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Continued research into protection for kids during car accidents suggests that older kids benefit from having special seating while riding in cars. It used to be the case that once kids outgrew their carseats, typically when they were about 40 pounds (18.14 kg) in weight, they automatically transitioned to using a seatbelt. However, a seatbelt may not provide enough protection, and parents now turn to booster car seats or forward facing car safety seats/boosters to increase safety. In fact, the American Academy of Pediatrics recommends that children use one or the other of these larger seats until they are at least 57 inches (17.37 m) tall, which usually occurs between ages eight and twelve.
There are several types of booster car seats. The most common of these lift the child up so that they can be used with the regular seatbelt harness. When a child sits too low in the car, the seatbelt does not cross the child’s chest at the appropriate level, which may increase risk of injury in an accident. The simplest booster car seat is backless, but usually has a special hinged front, over which the lap belt section of the seatbelt is placed. These may accommodate kids of weights up to 100 pounds (45.36 kg), though parents should check weight requirements.
Combination booster car seats combine the functionality of a car seat with later use as a booster. Initially, the seat is used like a regular car seat with a five-point harness restraint system. Later, when the child has outgrown the seat, usually when he reaches about 65 pounds (29.48 kg), the harness system can be removed. Then, combo booster car seats can still be used to elevate the child to the proper position for wearing a harness seat belt.
Some booster car seats are built like the combo seat, and feature a back like a car seat. However they lack the harness restraint system. The seats for kids exceeding weight limits on infant and toddler car seats should be chosen with consideration to the child’s ability to keep the head and neck stables. Booster seats with backs or combo seats may be better choices for some children.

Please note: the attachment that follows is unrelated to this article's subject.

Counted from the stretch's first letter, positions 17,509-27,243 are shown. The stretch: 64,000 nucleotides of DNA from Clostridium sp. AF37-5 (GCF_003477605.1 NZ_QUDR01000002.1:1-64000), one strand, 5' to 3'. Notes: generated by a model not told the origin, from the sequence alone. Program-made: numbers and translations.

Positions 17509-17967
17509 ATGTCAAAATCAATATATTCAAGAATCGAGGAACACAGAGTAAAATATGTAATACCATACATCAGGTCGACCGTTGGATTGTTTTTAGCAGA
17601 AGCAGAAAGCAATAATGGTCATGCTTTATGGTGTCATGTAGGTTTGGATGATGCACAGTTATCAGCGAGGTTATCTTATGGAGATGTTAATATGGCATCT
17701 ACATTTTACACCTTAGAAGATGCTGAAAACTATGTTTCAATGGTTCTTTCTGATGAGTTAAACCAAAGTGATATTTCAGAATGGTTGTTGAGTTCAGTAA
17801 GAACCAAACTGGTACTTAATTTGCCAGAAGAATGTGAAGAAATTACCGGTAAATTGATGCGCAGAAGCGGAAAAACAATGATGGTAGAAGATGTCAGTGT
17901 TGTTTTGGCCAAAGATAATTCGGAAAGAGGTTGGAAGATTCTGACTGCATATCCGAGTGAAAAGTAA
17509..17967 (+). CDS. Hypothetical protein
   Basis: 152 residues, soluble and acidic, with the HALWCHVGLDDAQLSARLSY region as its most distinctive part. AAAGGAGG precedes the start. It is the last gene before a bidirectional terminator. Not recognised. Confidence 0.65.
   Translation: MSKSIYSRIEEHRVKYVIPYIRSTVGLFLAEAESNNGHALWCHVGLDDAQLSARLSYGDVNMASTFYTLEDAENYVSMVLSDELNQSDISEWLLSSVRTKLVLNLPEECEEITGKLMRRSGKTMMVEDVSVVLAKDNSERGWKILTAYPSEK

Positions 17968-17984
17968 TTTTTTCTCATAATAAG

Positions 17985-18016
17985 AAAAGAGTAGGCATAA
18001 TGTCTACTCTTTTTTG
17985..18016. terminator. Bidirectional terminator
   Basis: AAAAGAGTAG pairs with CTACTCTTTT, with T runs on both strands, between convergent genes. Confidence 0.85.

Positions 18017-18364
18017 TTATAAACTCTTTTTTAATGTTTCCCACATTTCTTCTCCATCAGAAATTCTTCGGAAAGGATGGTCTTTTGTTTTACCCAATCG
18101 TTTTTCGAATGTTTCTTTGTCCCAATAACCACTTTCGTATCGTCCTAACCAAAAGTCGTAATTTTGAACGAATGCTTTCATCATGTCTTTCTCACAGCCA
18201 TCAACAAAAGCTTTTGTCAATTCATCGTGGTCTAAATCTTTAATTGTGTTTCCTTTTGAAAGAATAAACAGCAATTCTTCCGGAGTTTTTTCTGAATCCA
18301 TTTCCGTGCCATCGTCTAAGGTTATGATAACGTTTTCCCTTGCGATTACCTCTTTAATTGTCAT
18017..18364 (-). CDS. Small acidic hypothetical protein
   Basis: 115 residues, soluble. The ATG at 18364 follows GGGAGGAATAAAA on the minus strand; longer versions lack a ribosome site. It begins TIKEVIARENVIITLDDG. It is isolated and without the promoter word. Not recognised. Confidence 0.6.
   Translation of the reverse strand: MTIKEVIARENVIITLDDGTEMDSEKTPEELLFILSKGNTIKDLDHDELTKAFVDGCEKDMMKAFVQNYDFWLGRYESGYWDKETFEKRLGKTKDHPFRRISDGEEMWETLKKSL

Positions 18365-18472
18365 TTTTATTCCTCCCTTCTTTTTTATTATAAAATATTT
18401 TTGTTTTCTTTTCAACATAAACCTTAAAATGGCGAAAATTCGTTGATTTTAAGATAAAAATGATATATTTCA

Some things to look for in booster car seats include safety rating. Parents should typically buy new seats instead of using second-hand seats. They should also make sure there are no recalls pending against any seat they choose.
Another issue is comfort. Some kids, especially older ones, complain mightily about being unable to rest their feet on the floor, especially during long trips. Seats with minimal cushioning may make long trips much harder, and the backless seats may be less preferable if they’re not adequately cushioned. A full back seat may be more helpful in this respect.
Sometimes parents don’t need to purchase booster car seats. A few cars have built-in child seats. It’s important to check with the manufacturer to see weight and height recommendations on these seats before using them.
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